I attribute his weakness when under pressure to limited stick-handling ability and skating agility, which limits his zone-exit options. At times, he will play it safe and chip it up the boards, but if he tries to do anything more it can be a risky endeavor.

He is praised for having an above average shot, although at times his release is a little sluggish. If he can learn to pull the trigger a bit quicker, while maintaining accuracy, it could be a real weapon for him. Ultimately, I don’t view him as a PP quarterback, but his offensive skills are good enough that he could see time as a point-man on a second PP unit.

Overall, he looks like the type of guy who could turn into a solid two-way defenseman who leans more toward being a stay-at-home player. His size and reach will be assets for him going forward, and a good shot and some puck moving ability make him more attractive than a pure defensive bruiser would be, especially as puck possession becomes a more valuable commodity in the NHL.


NHL Potential

I view Nielsen as a bottom-pairing type player at the NHL level, with some top-four upside depending on his development track. He’s certainly a project, and will need to improve his overall game before the NHL dream is a reality.

He has some offensive tools, but at this point I think his primary impact will be on the defensive side of the ice. Any offensive production would be considered a bonus.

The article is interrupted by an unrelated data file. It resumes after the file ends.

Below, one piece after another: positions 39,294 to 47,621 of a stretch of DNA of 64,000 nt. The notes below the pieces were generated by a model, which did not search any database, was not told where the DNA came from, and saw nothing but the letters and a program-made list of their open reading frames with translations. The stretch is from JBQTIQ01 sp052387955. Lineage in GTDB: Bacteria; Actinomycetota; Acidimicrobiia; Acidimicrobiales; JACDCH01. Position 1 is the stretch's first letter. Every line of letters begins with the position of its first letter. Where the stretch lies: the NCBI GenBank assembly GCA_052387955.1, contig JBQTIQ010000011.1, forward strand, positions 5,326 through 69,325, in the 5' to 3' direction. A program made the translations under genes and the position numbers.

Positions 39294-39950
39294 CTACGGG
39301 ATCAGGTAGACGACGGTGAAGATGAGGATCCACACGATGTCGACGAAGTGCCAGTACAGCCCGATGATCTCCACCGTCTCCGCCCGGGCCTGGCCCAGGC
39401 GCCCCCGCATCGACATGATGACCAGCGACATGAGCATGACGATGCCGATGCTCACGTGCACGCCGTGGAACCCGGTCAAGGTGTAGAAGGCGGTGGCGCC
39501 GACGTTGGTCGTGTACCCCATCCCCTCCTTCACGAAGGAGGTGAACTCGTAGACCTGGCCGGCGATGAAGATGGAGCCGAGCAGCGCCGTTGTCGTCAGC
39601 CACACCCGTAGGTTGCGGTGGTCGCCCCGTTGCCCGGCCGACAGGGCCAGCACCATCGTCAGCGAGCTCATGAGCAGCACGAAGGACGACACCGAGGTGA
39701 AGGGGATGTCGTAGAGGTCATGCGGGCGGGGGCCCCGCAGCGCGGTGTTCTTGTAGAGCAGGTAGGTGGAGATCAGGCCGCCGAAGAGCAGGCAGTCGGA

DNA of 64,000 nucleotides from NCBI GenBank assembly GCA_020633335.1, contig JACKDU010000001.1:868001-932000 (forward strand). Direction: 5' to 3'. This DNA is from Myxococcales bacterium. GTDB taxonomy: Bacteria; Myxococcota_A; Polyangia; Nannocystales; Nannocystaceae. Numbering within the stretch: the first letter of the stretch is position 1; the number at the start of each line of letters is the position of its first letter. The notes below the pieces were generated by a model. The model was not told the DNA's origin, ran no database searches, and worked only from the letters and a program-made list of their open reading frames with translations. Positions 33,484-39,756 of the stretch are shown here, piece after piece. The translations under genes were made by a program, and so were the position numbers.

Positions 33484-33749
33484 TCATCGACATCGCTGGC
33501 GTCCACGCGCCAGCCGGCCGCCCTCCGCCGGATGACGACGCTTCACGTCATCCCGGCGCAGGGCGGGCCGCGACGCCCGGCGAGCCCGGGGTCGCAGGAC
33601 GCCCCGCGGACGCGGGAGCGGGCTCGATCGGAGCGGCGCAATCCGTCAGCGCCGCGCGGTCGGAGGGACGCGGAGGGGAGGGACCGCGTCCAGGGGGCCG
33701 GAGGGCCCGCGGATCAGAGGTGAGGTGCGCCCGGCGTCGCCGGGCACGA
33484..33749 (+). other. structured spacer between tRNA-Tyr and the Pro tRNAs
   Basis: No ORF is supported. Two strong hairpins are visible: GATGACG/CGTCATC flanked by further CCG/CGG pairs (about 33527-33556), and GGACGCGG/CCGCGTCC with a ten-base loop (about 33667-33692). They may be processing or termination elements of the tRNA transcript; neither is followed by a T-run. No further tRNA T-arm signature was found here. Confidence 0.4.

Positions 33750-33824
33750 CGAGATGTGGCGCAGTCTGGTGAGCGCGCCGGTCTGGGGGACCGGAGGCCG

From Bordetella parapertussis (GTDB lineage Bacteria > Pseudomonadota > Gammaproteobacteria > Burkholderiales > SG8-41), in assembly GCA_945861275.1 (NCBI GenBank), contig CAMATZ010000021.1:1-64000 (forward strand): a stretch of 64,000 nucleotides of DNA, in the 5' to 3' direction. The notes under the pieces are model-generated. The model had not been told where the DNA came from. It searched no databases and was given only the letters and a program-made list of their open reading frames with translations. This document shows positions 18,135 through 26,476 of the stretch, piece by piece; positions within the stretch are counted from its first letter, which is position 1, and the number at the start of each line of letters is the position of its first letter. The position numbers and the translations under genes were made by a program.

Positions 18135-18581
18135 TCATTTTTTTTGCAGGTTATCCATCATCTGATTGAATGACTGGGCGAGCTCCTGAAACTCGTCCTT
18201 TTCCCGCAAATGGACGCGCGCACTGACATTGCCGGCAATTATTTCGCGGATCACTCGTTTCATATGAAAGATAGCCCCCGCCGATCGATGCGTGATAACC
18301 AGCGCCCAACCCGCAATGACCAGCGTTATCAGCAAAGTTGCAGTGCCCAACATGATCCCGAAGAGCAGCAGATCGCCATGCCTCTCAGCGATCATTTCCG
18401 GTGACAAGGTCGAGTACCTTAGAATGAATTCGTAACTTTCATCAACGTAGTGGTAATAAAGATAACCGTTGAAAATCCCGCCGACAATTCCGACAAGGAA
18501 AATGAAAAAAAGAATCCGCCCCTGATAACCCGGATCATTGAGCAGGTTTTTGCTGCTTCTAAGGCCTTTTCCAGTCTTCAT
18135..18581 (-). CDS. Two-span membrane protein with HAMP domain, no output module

Expected Draft Position

I don’t see any attributes that really stand out as exceptional when watching Andrew Nielsen play the game. Based on that and the fact that he doesn’t crack the top-100 overall players in a lot of draft-boards, such as Craig’s list and Future Considerations, I’d expect Nielsen to come off the board anywhere after the 4th round begins.

His attitude and work ethic are things that NHL teams are sure to notice. I think teams will like the improvements Nielsen has made in his game in the past year to put himself in a position to be drafted.

How Would Nielsen Fit in the Avalanche Organization?

Chris Bigras, Duncan Siemens, and Mason Geertsen are currently stand-out left-handed defenseman prospects in the Avalanche system. A lefty himself, Nielsen would add further depth to that position for the organization.

Nielsen figures to have plenty of development time before he would have a chance of playing in the NHL, although he already has a lot of competition in the fold. I’d expect him to play two more years in the WHL, before getting a verdict on a professional contract. If signed, unless some major unexpected strides are taken, he’ll likely get a couple of seasons worth of seasoning in San Antonio.

I would view Nielsen as a nice luxury pick late in the draft, depending on how the board falls. I wouldn’t consider adding a player like him a priority, but if an opportunity to grab him late as a value-selection presents itself, bolstering defensive depth in the farm is never a bad idea.


Scroll to next article

Don't like ads?
Don't like ads?
Don't like ads?